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Masonic apron worn by George Washington found in Shepherdstown

It has been in the Mt. Nebo Lodge No. 91 A.F. & A. M. on East German Street since the early 1800s

February 18, 2011|By RICHARD F. BELISLE | richardb@herald-mail.com
  • A Masonic apron presented to George Washington at Mount Vernon by the Marquis de Lafayette in 1784, and thought to have been lost for two centuries, has been hanging in a Masonic meeting room in downtown Shepherdstown all this time.
Submitted photo from Mt. Nebo Lodge No. 91 A.F. & A. M.

SHEPHERDSTOWN, W.Va. — A Masonic apron presented to George Washington at Mount Vernon by the Marquis de Lafayette in 1784, and thought to have been lost for two centuries, has been hanging in a Masonic meeting room in downtown Shepherdstown all this time.

The apron has been in the Mt. Nebo Lodge No. 91 A.F. & A. M. on East German Street since the early 1800s.

Thomas Hammond, who married Mildred Washington, George Washington's niece, bought the apron from Martha Washington's estate for $6. The couple moved to Charles Town, W.Va., in 1810, and Hammond joined the local lodge.

George Alwin, Mt. Nebo master, said Hammond gave the apron to the lodge before he died in 1820.

When Mt. Nebo celebrates its 200th anniversary on Dec. 11, the apron will be on public display in the lodge meeting room all day, Alwin said.

"It was never a secret that we've had the apron all these years," he said.

Like many of the nation's Founding Fathers, Washington was a member of the free masons, and the aprons were worn by members during various rituals and public events.

Lodge members, through their own research in recent years, had come to believe that Washington wore their apron when he laid the cornerstone of the U.S. Capitol in 1793, six years before his death.

"We read through 200 years of minutes," said Ed Calhoun, a former Mt. Nebo master.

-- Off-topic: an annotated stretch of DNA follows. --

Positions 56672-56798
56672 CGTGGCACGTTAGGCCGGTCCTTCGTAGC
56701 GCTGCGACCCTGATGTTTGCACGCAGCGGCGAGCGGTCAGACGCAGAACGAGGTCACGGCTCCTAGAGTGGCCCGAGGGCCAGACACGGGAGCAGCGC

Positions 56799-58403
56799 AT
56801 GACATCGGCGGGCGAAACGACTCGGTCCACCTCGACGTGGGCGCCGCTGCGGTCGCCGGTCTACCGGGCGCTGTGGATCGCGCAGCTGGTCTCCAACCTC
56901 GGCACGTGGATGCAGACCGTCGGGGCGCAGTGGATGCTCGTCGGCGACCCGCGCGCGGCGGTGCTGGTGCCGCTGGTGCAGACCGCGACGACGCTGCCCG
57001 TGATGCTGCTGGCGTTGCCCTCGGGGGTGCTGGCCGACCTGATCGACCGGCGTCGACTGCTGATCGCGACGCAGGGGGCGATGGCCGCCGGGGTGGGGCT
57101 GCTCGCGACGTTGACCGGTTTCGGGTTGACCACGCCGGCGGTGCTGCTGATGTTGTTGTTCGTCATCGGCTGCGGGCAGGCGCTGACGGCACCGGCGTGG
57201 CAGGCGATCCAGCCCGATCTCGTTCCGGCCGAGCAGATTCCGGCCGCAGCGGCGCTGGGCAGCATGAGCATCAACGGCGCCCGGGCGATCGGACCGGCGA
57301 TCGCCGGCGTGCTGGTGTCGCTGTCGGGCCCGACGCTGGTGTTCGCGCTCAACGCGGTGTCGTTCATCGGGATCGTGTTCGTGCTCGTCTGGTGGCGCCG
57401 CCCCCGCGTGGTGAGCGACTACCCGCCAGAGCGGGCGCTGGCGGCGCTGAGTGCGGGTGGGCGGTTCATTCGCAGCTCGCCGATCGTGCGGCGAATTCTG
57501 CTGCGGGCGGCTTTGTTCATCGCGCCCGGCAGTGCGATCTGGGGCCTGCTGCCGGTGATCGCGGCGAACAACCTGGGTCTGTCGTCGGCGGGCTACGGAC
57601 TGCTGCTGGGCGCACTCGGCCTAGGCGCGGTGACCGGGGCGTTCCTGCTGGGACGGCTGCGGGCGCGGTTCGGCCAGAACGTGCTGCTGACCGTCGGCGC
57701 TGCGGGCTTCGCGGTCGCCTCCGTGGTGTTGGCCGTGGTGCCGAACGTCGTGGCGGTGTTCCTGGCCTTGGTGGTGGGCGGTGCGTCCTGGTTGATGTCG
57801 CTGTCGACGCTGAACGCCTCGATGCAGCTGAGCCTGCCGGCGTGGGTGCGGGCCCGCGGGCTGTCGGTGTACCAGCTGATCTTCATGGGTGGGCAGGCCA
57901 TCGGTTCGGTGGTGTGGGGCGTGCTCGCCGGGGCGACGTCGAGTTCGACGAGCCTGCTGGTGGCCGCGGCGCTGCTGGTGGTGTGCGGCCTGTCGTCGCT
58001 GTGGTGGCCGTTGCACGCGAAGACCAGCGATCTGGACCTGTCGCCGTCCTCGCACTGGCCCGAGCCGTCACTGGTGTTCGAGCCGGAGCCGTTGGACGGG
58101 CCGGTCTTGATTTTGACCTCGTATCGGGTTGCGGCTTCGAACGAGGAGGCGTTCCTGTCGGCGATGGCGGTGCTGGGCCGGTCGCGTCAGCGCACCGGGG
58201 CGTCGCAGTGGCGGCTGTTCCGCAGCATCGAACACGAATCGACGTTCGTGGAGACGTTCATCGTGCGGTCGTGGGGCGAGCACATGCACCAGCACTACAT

Alwin said the early lodge minutes were lost during the Civil War. Mount Vernon historians have always known about a second French-made apron that was given to Washington. The Watson-Cassoul Apron is named for the two men who gave it to the general — Elkanah Watson, a fellow Mason, and M. Cassoul, his French business partner.

Mount Vernon curator Susan P. Schoelwer said it was that apron, not Mt. Nebo's, that Washington wore at the cornerstone-laying ceremony for the U.S. Capitol.

In 1812, Washington's nephew Lawrence Lewis, donated it to the Alexandria-Washington Masonic Lodge No. 22.

Schoelwer said Mount Vernon researchers determined that the Mt. Nebo apron was worn at the cornerstone ceremony for the Washington Monument in 1848.

It also showed up at cornerstone ceremonies in 1850 in Richmond attended by President Zachary Taylor and in 1866 in Maryland attended by President Andrew Johnson.


'We're taking it back'

In 2009, Mt. Nebo Lodge members contacted Mark Tabbert, curator of the George Washington Masonic Memorial in Alexandria, for help in authenticating their apron.

"They wanted me to look at it to verify their stories," said Tabbert, who supported Mount Vernon's version of its provenance.

"It's quite likely that Washington received it when Lafayette returned to the United States in 1784," he said. "Mount Vernon knew about the lost apron, and they're pretty convinced this is the second one owned by Washington."

On Monday, the Mt. Nebo Masons will be at Mount Vernon for the ceremony officially unveiling their apron. It will be on display there for three months, after which, Alwin said, "We're taking it back."

It's permanent home is still a question, however.

Tabbert wants it in an environmentally protected and secure environment. Hanging on a wall in Shepherdstown does not provide either, he said.

"Silk is protein, and it will disintegrate," he said.

Tabbert said the Mt. Nebo Masons should have a reproduction made to display in their lodge and put the real apron somewhere safe.

"It's one of the things we're considering," Alwin said.

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